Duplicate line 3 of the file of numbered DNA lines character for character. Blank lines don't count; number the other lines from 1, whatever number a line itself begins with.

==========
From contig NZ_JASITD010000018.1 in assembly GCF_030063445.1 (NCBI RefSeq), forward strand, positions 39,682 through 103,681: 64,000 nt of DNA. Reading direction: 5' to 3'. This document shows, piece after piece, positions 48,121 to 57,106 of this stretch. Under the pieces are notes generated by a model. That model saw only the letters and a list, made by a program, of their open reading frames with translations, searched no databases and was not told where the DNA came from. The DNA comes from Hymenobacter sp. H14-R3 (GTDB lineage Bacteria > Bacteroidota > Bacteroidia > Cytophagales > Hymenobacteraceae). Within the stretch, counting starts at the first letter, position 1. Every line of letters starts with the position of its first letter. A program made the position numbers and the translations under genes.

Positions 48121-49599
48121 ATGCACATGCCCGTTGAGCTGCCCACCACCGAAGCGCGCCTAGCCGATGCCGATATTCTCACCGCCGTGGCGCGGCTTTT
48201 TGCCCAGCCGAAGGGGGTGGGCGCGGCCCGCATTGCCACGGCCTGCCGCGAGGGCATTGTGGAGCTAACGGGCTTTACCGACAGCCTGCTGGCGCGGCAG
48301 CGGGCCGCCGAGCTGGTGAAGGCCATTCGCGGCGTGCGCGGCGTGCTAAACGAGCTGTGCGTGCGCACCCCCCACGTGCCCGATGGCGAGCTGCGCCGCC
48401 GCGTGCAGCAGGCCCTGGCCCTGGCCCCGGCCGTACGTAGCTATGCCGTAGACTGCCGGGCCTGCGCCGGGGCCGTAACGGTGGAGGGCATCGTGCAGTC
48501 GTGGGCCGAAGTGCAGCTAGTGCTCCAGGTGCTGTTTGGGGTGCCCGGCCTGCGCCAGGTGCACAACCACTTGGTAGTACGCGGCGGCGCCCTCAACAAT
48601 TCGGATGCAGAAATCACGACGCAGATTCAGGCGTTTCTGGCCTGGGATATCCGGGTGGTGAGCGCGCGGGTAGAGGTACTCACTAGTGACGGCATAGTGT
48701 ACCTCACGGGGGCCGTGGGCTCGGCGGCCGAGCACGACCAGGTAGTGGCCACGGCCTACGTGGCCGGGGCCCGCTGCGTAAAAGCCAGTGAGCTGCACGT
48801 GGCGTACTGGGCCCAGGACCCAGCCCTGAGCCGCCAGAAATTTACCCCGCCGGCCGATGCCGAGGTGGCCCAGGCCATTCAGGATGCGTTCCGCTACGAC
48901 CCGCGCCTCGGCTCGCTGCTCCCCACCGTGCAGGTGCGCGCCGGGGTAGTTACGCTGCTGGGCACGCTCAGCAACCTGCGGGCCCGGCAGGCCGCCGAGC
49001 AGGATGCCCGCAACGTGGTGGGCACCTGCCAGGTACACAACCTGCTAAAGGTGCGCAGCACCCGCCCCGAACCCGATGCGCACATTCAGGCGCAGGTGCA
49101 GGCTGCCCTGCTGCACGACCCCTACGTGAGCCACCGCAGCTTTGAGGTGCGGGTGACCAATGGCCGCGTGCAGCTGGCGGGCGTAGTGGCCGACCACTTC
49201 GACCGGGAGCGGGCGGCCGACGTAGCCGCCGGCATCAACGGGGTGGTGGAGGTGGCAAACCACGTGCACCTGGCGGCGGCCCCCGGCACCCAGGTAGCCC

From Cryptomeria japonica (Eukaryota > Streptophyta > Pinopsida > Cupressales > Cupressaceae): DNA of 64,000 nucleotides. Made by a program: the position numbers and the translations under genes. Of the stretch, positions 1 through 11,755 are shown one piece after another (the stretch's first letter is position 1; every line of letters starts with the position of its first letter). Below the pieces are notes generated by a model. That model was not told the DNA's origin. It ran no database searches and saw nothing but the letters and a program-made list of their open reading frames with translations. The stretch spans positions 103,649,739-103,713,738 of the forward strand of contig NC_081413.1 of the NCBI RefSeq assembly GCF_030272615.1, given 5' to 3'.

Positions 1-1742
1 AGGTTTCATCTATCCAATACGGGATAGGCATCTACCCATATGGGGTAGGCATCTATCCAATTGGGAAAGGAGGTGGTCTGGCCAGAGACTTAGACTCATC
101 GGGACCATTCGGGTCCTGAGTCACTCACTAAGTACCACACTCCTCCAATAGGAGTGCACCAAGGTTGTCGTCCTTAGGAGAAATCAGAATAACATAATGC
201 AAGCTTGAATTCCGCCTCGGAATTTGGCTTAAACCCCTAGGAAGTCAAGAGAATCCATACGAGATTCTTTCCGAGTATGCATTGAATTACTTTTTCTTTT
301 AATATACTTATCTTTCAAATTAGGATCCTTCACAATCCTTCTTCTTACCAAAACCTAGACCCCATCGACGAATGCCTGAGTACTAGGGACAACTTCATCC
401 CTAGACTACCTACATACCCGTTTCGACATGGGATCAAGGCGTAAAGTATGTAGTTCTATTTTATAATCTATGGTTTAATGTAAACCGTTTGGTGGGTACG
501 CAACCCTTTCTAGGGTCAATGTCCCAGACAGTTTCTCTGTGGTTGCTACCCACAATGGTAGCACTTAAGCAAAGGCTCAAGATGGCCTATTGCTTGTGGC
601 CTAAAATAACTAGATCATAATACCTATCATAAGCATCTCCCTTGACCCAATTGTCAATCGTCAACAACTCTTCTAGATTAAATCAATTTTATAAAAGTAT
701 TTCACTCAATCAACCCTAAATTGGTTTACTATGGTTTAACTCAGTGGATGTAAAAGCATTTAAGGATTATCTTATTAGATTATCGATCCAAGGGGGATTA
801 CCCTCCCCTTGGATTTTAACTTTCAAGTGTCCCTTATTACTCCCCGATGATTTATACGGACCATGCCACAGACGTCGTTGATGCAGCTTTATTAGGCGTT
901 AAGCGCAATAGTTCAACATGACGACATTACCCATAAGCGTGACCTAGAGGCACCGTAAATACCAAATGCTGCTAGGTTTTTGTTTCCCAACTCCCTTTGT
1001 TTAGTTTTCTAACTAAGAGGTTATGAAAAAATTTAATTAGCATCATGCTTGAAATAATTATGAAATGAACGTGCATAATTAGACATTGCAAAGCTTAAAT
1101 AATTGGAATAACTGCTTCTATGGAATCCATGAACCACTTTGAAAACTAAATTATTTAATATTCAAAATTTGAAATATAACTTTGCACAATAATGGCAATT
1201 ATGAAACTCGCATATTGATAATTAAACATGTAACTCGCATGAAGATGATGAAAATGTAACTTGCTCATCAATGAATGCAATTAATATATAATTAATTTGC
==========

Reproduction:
48121 ATGCACATGCCCGTTGAGCTGCCCACCACCGAAGCGCGCCTAGCCGATGCCGATATTCTCACCGCCGTGGCGCGGCTTTT